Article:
Amy Nichols

46 Years old
Dogtopia of Waco Co-Owner

Initially Amy Nichols had a fever and a violent cough that kept her from getting rest, but she hoped the medicine she received from visits to her doctor and an urgent care clinic would be effective. But on September 15, about a week after she first got sick, she felt dizzy and disoriented and couldn’t breathe, so she called for an ambulance. At the hospital her oxygen level was at 56, and she was diagnosed with bilateral pneumonia. By that evening she was placed on a ventilator and remained on it for 16 days. After a recovery period in the hospital and a brief stint at a rehab facility to build back her strength, Nichols was able to go home on October 22 after 37 days. She’s currently back at work on a part-time basis.

“I got a secondary infection [while on the ventilator]. I started getting really high fevers, which made me come awake, so I had to be heavily medicated. When I came [off the ventilator], I didn’t know how long I had been under. It’s surreal. I struggled with that for a while. I just couldn’t get the timeline in my head right. I had to rely on my family to get an understanding of all that had happened. The first few months my biggest concern was to not get anything else, like the flu. Now it’s been a few months, and I still need to be extremely careful. Social distance. Wear my mask. People that have extreme lung infections, they can be prone to catching lung infections again. Overall I’m very lucky. I don’t have any damage to my lungs. They kind of expected I would. I’m still building up my strength. I still get out of breath easy. I struggle a little bit with concentration. I used to be a really big multitasker.”


Kiersten Hurst

29 Years old
Project Coordinator at Forterra Pipe & Precast

Kiersten Hurst tested positive for coronavirus on October 27 when she was four months pregnant. She and her husband, Chase, who also had the virus, experienced the full gamut of common symptoms, but when she had trouble breathing, she went to the emergency room and was diagnosed with pneumonia. With approval from her OB/GYN, she was treated with steroids and antibiotics. Fortunately she recovered by the end of her quarantine period on November 10 and returned to work on November 16. Her baby is due in April.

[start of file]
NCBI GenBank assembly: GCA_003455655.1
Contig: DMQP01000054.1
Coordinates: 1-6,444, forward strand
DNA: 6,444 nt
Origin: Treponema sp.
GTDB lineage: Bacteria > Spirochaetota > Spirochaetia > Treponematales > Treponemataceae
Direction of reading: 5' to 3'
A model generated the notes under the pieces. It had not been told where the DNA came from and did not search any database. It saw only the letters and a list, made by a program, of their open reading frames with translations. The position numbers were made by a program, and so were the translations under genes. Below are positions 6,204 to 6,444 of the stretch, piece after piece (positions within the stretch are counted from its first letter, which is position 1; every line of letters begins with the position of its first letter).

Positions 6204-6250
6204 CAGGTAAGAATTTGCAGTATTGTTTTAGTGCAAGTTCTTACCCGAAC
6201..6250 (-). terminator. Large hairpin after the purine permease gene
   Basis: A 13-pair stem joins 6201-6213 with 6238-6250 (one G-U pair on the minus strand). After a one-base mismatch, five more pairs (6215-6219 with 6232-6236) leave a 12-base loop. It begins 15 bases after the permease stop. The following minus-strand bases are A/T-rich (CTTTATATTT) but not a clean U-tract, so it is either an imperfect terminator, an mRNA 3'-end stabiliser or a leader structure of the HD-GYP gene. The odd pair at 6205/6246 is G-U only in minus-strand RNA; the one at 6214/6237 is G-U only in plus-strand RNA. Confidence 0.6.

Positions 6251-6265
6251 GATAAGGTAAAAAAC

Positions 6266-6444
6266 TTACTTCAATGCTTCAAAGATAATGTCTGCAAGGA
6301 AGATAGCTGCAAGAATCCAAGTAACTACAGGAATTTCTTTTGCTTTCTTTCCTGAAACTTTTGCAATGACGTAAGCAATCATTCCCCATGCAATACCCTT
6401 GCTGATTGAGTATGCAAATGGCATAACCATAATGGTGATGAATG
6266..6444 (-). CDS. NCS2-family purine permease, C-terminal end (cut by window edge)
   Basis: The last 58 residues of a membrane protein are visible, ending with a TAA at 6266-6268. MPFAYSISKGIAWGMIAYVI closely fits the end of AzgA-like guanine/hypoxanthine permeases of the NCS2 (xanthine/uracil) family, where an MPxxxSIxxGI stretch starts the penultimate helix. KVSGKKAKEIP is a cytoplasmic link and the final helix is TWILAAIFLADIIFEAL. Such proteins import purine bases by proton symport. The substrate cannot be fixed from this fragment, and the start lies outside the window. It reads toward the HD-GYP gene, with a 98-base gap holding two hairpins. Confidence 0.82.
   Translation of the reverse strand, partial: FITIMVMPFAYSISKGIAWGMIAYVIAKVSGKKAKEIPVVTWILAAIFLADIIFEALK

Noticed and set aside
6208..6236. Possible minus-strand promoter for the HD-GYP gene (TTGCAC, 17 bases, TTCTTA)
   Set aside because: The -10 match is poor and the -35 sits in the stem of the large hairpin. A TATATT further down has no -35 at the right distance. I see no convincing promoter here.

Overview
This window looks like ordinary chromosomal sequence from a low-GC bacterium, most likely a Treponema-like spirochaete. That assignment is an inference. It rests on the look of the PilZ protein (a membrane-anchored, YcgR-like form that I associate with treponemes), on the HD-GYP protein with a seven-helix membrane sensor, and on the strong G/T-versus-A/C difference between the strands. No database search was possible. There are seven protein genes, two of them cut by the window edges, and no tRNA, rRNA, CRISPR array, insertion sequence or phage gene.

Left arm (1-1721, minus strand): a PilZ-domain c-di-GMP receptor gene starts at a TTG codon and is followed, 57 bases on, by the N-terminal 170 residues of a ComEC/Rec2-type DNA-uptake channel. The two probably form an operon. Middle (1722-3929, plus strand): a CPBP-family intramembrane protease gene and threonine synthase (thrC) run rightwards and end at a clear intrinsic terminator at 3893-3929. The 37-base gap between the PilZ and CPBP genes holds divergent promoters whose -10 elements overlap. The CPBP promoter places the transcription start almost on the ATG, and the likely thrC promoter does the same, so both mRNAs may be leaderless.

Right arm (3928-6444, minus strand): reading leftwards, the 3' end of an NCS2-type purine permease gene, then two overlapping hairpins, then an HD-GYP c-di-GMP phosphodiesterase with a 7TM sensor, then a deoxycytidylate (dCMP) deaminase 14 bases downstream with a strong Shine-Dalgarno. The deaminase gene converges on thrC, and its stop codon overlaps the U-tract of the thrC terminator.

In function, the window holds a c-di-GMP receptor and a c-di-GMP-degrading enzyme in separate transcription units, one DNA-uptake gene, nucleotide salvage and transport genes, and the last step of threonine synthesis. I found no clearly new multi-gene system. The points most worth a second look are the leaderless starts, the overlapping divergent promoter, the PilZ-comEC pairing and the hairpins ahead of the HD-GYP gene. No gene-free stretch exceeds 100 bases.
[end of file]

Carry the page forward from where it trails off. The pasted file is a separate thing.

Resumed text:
“On March 3, 2020, my husband and I lost our first baby, a stillbirth, at 30 weeks. After we got home [from the hospital], we secluded ourselves just because of what happened, and then the shutdown happened. Quarantine, for us, was a blessing. It gave us the opportunity to be by ourselves without having to come up with an excuse. At first we took [the pandemic] very seriously, but the longer it went on, the less we became concerned for ourselves. We were concerned for our family and those that are higher risk, but with me being pregnant [again], I was more concerned about getting the flu or gestational diabetes because I had it with my first. [My work said], ‘If you can work remote from home, work from home.’ My husband’s office never shut down. They had a second office they weren’t using, so I was pretty much by myself all day [working remotely in that office]. But [his coworkers and I would] order lunch and all be together. We didn’t think anything of it because we were staying away from everyone else but each other. Everybody in my husband’s area — five of them — they all had it. But you can get it anywhere. If you walk outside of the house and are around people, you’re putting yourself at some sort of a risk.”